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A Tree With a History

April 18, 2013 – The Free Lance Star: written by Cathy Jet

With a sharp crack and a ground-shaking thud, a massive mulberry tree crashed in front of James Madison’s birthplace in King George County on Wednesday.

Matthew Tierney, owner of Mot’s Tree Service and a certified arborist, immediately brushed sawdust off its 4-foot-wide stump and began counting rings. “It’s 180 years old, maybe more,” he told Michelle Darnelle, who plans to open Belle Grove as a bed-and-breakfast by the end of May. “I’ll have a better idea when I make another cut.”

Mulberry Tree

Darnelle had hoped that the tree was around when Madison had at least visited the plantation, which was the childhood home of his mother, Eleanor Rose “Nellie” Conway. The house there at the time burned shortly after his birth. “It would have had to be 262 years old to have been here when Madison was born and 223 years old for him to have walked by this tree,” Darnelle said.

Madison’s grandfather, Captain Francis Conway, sold the plantation in 1790 to John Hipkins, who built the center section of what was to become a handsome white frame mansion on the earlier foundation in 1791. Madison probably never visited after the sale, she said.

Tierney still wasn’t sure of the tree’s age after slicing another section from its stump, but could tell that it had been deliberately planted near the house’s circular drive because it wasn’t an indigenous variety.

Mulberry Tree

He and his crew also found evidence that someone long ago had gone to great measures to save it. Not only did they find a cable that had been wrapped around the tree to hold it together, but they also turned up chunks of concrete and a piece of rebar that had been inserted in a rotting section of the trunk.

“It must have been a significant tree for someone to have made that much effort to save it,” said John Crosson of Fredericksburg, who is part of an area woodworker’s guild. Members will turn usable sections into furniture and other objects such as fountain pens.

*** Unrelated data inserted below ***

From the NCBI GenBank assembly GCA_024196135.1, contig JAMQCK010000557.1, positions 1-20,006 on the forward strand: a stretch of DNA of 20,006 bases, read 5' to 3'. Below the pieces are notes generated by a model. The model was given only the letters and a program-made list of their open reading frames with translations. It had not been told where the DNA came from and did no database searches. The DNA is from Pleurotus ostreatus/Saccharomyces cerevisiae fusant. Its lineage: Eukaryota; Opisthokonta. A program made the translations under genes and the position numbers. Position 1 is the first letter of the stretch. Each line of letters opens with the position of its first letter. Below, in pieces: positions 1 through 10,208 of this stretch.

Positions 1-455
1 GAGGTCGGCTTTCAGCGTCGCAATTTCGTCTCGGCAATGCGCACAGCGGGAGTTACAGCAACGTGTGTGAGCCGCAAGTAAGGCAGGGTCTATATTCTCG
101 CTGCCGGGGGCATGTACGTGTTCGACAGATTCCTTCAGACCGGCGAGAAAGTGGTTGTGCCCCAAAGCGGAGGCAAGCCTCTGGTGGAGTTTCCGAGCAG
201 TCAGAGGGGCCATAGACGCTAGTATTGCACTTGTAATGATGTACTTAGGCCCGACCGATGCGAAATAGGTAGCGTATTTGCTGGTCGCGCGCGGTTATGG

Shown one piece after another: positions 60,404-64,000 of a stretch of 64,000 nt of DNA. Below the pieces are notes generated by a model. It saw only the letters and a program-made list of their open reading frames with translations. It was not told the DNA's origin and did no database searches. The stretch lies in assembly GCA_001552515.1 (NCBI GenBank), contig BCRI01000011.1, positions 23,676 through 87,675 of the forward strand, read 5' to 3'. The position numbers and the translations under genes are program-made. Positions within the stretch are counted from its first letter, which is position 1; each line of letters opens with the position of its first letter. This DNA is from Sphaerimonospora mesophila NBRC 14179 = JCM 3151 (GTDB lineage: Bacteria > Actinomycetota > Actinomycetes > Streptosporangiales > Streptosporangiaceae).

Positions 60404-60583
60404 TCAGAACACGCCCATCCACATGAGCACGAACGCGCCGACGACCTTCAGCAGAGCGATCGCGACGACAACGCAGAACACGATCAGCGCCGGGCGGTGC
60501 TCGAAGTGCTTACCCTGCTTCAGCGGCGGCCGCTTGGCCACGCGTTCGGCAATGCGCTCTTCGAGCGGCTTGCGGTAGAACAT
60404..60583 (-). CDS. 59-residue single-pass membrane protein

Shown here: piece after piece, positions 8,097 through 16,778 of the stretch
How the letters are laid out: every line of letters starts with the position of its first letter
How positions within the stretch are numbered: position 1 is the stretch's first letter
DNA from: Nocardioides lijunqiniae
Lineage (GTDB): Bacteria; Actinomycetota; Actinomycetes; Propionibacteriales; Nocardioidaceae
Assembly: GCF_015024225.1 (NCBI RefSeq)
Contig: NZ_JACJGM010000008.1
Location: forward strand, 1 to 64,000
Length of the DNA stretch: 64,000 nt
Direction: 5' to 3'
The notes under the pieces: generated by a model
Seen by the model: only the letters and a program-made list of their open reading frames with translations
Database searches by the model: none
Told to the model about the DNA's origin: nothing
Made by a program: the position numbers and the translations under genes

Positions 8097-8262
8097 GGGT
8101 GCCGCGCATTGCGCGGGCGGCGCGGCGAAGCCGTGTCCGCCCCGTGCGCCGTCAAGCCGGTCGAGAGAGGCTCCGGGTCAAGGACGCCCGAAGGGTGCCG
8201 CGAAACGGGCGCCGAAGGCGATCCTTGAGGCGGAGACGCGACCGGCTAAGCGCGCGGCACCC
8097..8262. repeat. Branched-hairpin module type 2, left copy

The mulberry was one of three damaged trees that Darnelle had felled and removed on Wednesday. One was an ash that had lost much of its top in two storms. The other, a red maple, had a honeybee hive occupying its hollow core.
Mot’s left the branches on the maple to help cushion its fall and used a chain saw to free the section containing the hive.

“When they come out, they’re going to be on the angry side,” warned master beekeeper Bob Wernsman of King George. “They’re trapped and they’re disoriented.”

Donning beekeeper hats and veils, he and his wife, Darlene Wernsman, spent much of the morning removing waxy combs filled with honey and larvae as they searched for the queen. They were able to get the bees into a wooden hive, which will be located on the bed-and-breakfast property. Darnelle plans to use their honey in the various recipes she plans to make for guests.

She burst into sobs after Tierney cut a wedge in the side of the mulberry facing away from the house and then toppled it by sawing through the other side. She said she hated to lose the tree, but feared that a storm would eventually knock it into the historic old home.

“I had to weigh between the tree and the house,” she said. “The house won.” J.C. Forest Products, Inc. in Spotsylvania County will mill salvageable, 10-foot sections of the tree and cure them. The woodworkers’ guild, which it sponsors, plans to use it to craft a table or similar piece of furniture for Belle Grove.

Smaller sections of that tree and the other two will be used to make pens that the Belle Grove Foundation will sell at the mansion to raise funds to restore three outbuildings.

History Salvaged in West Creek, N.J., which helped Darnelle locate J.C. Forest Products, also will get a three-foot section.

She and her husband, Brett Darnelle, are leasing the house and 7 acres from the foundation for their bed-and-breakfast operation, Belle Grove Plantation. It features two junior suites and two master suites, all of which are named for the families that lived there.

The Darnelles also hope that the house will be used for special events, such as weddings, and have a handicap-accessible entrance so that those in the military who have been wounded can come there with their families after rehabilitation.